According to the CEO, Ripple’s expansion in Asia is unaffected by the SEC lawsuit


Despite being in the middle of a $ 1.3 billion legal battle with the U.S. Securities and Exchange Commission, it still seems like it’s normal for Ripple.

In a conversation with Reuters on Friday, Garlinghouse announced that the company has not suffered a negative setback as part of the current SEC lawsuit in the APAC business theater:

“It (the lawsuit) hindered activity in the United States, but it didn’t really affect what’s going on for us in the Asia-Pacific region.”

In December 2020, the SEC accused Ripple and its key executives of violating securities laws in the sale of XRP tokens since 2013.

Attributing the lack of any impact to the company’s good reputation with regulators in the region, Garlinghouse said, “We were able to expand business in Asia and Japan as we had regulatory clarity in these markets.”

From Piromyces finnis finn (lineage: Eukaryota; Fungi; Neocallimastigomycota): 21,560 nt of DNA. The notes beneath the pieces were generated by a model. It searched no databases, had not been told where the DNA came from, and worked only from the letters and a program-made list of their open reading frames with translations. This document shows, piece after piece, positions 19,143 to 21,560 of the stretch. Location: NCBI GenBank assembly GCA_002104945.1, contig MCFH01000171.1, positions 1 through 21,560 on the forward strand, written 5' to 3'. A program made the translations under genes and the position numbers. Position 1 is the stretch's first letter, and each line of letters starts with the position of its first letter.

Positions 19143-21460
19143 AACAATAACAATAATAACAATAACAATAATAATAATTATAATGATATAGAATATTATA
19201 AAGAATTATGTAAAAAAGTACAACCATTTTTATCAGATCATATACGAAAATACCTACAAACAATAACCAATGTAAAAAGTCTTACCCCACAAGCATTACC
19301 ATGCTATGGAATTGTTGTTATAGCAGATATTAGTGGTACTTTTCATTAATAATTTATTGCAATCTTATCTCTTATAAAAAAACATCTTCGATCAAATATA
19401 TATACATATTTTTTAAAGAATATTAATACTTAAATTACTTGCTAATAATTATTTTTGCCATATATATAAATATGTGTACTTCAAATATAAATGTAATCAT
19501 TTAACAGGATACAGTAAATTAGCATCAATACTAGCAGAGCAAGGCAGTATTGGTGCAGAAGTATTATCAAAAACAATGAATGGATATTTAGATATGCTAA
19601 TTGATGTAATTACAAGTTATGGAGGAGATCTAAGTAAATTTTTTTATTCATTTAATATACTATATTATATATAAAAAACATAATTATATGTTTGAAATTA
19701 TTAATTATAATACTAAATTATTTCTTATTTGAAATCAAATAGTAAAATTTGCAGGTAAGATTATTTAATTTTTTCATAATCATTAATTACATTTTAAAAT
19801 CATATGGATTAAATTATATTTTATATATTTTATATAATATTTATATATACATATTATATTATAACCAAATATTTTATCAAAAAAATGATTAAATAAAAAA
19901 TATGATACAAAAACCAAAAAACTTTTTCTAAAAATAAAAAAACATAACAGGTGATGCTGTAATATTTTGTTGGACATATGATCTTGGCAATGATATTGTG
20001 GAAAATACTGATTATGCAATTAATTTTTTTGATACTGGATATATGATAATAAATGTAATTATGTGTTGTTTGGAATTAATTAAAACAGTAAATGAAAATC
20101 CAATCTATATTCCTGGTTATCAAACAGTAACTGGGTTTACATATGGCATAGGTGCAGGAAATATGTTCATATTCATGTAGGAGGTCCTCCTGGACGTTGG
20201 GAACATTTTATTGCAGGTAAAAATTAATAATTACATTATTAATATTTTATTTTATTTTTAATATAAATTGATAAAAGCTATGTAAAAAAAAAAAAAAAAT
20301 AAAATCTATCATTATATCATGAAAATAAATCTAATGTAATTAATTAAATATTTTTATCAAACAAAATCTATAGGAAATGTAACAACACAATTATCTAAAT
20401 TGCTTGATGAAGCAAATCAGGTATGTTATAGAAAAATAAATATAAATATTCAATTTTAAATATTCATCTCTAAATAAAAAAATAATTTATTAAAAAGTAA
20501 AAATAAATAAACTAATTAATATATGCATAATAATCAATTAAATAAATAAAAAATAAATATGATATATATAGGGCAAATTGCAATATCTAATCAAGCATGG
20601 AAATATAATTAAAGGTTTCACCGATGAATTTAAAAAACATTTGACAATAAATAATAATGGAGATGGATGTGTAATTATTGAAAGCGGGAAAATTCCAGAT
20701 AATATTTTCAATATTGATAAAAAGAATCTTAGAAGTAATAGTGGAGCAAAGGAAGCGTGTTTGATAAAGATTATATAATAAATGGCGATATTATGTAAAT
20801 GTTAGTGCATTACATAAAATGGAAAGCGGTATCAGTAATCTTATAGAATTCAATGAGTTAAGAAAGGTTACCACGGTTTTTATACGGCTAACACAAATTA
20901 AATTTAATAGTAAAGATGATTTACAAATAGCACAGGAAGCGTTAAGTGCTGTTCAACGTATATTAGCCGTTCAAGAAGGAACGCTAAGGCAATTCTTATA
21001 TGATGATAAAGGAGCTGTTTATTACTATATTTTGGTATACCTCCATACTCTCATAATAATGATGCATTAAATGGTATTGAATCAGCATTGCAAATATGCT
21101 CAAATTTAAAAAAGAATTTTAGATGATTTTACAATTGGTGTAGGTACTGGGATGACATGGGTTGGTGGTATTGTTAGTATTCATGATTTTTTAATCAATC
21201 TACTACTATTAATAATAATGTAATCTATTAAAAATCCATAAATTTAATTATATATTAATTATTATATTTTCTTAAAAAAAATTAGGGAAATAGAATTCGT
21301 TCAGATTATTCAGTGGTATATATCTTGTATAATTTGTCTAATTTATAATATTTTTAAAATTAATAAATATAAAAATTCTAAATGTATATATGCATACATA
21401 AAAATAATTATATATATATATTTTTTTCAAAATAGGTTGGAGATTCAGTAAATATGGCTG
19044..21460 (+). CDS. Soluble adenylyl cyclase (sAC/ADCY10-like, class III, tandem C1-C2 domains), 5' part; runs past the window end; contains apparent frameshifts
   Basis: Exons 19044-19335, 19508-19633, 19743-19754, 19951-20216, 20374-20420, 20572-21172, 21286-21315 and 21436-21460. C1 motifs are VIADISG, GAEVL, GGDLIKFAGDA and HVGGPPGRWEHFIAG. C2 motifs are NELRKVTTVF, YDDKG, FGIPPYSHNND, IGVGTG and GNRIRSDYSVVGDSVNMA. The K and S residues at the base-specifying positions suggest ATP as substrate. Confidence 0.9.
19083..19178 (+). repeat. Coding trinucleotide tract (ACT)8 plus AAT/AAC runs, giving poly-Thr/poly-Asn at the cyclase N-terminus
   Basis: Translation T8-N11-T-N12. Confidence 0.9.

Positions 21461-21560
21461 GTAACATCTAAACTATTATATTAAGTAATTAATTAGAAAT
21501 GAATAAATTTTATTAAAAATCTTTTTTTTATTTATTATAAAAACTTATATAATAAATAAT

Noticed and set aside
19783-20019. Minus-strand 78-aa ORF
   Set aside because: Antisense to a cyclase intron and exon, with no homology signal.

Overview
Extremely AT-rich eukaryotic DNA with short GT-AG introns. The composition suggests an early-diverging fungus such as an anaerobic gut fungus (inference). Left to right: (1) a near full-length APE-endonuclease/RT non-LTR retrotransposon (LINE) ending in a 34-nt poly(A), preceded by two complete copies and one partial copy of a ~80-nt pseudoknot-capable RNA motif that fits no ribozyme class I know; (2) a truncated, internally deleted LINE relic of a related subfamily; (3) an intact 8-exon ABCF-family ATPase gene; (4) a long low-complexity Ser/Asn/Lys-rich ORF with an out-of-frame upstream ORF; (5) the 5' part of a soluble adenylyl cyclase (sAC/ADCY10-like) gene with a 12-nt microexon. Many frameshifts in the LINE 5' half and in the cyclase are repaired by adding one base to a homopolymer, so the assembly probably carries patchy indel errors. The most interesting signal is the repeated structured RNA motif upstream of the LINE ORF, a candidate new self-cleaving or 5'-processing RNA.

In fact, Japan and other APAC countries have historically been cheap to Ripple and XRP. Ripple is even part of a joint venture with the Japanese conglomerate SBI Holdings to form SBI Ripple. The JV company is at the heart of numerous projects to create a Ripple-based payment corridor in Asia.

In March 2020, the blockchain payments company expanded further into Southeast Asia and partnered with DeeMoney, a Thai fintech company.

Garlinghouse also downplayed the impact of U.S. exchanges delisting or stopping trading in XRP tokens. According to Ripple’s CEO, over 200 platforms around the world list XRP trading pairs.

In addition to US crypto exchanges, asset managers and cryptocurrency funds like Bitwise and Grayscale have also liquidated their XRP holdings.

As early as December, the Ripple boss announced that only 5% of the company’s customers were based in the United States. Garlinghouse has even previously stated that the company is considering moving outside of the U.S. if the regulatory environment doesn’t improve.

Meanwhile, both Garlinghouse and Ripple’s CEO Chris Larsen have filed separate motions to dismiss the case. Attorneys for both company executives say the Treasury Department’s Financial Crimes Enforcement Network previously classified XRP as a virtual currency.


Melinda Martin